Cucumbers are another of those that are best raw... especially Berry Creek cucumbers, and especially the delicious variety they had that was called a lemon cucumber. Whenever we made dishes like these we used the Armenian cucumbers they gave us. I started cooking them for two reasons. First, cooking them used up more cucumbers than we could eat raw, and made those cucumbers last longer in the fridge. Second, I discovered this year that I am allergic to cucumbers in raw form but not in cooked form. So I have been a devourer of cucumber soup, which is extra good with a thick slice of buttered and toasted bread.

Sad to say I saved these recipes without citing the sources... 
Picnic on the Patio: Cucumber Soup with Buttered Wheat Toast
Cucumber Soup
2 cucumbers (or 1 giant one! Our usual)
2 tablespoons diced onion (optional)
1 tablespoon red wine vinegar
4 cups chicken broth
salt to taste
1/8 tablespoon dried tarragon
½ cup sour cream

Peel, seed, and chop 2 cucumbers.
Cook onions in margarine until soft. Add cucumbers and vinegar. Pour in broth. Salt to taste. Let simmer for 20 minutes or until cucumbers are soft.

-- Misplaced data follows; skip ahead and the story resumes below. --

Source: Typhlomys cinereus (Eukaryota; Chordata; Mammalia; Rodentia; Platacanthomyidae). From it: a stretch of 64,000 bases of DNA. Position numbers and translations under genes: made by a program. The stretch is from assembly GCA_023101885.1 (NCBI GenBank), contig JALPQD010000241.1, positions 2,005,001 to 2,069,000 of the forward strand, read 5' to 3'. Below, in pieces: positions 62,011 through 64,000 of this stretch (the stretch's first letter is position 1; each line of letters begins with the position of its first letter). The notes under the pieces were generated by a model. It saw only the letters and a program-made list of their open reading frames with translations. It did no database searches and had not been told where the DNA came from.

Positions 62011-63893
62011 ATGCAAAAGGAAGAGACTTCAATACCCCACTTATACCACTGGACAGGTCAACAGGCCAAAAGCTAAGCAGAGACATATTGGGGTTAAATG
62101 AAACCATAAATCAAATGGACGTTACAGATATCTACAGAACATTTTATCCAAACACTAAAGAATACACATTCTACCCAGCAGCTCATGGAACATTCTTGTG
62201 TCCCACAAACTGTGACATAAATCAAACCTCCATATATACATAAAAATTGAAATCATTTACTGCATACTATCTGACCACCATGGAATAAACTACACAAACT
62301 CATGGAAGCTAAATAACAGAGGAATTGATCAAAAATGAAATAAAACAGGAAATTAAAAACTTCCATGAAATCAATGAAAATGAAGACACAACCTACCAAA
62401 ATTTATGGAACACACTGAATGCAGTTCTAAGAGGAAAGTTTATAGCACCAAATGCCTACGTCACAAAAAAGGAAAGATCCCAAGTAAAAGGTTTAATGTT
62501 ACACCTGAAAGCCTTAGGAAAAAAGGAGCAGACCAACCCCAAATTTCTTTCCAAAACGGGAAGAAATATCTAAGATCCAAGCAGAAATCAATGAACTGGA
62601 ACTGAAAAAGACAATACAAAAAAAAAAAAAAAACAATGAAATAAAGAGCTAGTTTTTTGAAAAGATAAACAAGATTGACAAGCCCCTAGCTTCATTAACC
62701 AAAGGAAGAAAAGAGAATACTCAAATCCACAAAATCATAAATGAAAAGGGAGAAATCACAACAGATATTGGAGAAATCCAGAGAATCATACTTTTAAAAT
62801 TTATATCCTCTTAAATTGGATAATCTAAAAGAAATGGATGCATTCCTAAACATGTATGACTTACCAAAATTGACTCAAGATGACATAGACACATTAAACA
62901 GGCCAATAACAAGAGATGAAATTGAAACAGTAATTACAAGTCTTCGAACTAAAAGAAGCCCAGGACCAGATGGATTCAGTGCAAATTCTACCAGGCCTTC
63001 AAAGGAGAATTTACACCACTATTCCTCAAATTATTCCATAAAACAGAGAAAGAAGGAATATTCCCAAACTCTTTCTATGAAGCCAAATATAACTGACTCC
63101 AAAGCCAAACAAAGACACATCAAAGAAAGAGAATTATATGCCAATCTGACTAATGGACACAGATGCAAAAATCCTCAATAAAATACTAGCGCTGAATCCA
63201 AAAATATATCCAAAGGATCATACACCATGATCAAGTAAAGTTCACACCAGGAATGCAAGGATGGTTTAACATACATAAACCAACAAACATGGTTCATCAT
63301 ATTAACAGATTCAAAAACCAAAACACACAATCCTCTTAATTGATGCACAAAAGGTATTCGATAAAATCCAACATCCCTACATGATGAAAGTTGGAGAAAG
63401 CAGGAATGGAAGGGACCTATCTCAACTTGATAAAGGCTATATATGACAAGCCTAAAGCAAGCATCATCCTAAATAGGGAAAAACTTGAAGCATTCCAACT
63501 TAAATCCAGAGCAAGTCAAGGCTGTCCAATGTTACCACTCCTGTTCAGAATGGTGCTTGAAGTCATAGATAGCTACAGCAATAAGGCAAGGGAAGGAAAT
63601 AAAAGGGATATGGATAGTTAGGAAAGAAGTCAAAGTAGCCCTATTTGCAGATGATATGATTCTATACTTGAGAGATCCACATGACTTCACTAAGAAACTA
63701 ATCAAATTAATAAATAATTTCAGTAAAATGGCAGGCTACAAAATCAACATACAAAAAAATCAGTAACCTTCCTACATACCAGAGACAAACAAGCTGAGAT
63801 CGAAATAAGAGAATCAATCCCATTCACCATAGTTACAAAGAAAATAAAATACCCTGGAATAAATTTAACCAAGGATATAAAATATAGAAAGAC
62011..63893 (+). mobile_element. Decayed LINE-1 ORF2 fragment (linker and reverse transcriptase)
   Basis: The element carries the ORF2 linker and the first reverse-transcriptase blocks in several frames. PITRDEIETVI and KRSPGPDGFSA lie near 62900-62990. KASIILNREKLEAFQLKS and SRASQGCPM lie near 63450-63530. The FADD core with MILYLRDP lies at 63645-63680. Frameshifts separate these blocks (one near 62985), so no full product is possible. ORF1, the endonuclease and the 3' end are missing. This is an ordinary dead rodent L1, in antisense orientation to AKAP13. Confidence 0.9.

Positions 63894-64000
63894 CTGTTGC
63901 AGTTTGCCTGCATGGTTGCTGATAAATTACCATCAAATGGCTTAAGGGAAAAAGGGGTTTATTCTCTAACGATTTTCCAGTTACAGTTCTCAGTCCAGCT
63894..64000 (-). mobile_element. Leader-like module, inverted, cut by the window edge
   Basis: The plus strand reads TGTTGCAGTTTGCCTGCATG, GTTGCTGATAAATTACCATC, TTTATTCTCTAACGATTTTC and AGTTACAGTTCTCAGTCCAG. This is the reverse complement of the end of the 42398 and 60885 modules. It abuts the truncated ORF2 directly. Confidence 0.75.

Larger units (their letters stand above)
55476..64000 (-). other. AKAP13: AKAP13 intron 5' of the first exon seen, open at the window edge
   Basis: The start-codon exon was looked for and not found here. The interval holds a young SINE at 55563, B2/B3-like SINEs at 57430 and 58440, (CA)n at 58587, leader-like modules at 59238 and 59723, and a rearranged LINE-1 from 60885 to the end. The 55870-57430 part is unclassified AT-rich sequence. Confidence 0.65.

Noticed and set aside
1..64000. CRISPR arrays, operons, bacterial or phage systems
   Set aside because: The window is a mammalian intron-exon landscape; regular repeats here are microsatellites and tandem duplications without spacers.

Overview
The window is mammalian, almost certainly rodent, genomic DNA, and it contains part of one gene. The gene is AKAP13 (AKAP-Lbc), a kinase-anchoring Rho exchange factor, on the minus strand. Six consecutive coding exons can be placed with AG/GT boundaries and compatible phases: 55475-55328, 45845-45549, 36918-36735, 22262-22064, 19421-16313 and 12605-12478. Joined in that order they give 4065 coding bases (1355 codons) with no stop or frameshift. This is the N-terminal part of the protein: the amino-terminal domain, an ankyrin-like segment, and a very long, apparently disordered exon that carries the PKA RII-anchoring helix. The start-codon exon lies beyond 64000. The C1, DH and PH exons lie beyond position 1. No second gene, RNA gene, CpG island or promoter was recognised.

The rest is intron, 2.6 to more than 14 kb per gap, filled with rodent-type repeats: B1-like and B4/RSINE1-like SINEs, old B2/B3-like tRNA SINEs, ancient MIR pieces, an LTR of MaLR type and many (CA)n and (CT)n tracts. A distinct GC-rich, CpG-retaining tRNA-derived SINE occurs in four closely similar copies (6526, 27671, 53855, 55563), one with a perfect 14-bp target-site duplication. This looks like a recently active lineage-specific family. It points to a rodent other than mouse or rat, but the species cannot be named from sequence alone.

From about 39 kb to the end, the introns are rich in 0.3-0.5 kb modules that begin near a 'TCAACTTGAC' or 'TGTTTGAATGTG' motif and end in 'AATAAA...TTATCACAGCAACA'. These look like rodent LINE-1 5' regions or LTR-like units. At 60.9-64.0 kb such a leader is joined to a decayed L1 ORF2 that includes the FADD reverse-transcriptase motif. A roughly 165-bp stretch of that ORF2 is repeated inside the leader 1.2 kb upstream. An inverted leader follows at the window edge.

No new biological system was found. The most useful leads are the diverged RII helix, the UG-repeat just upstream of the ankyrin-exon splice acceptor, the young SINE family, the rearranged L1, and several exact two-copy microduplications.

Put soup in blender and puree.
Pour puree in a bowl, and whisk in sour cream.

I like this eaten cold AND hot, but usually eat it hot... It is especially delicious paired with a thick slice of herbed bread. Says me.

Cucumber Salad
2 cucumbers (or 1 giant one)  peeled and thinly sliced
½ red onion, thinly sliced
1 ½ cup water
½ cup vinegar
2 tsp sugar
¼ tsp season salt

Mix cucumbers and onion in one bowl. In a second bowl mix water, vinegar, sugar and salt. Pour the wet mixture over the cucumbers and onion. Chill for at least an hour before serving.


CSA and Cooking Peaches

Of course the healthiest (and often most delicious) way to eat a peach is raw, but through my CSA I learned about peach varieties. Some varieties really ought to be cooked! Berry Creek has two varieties that I know of... one soft, ultra juicy, and very sweet, the other pale and crunchy. The crunchy one is great for cooking; it keeps its shape and gets sweet without getting *too* sweet. Here are the recipes we used most often for this particular peach.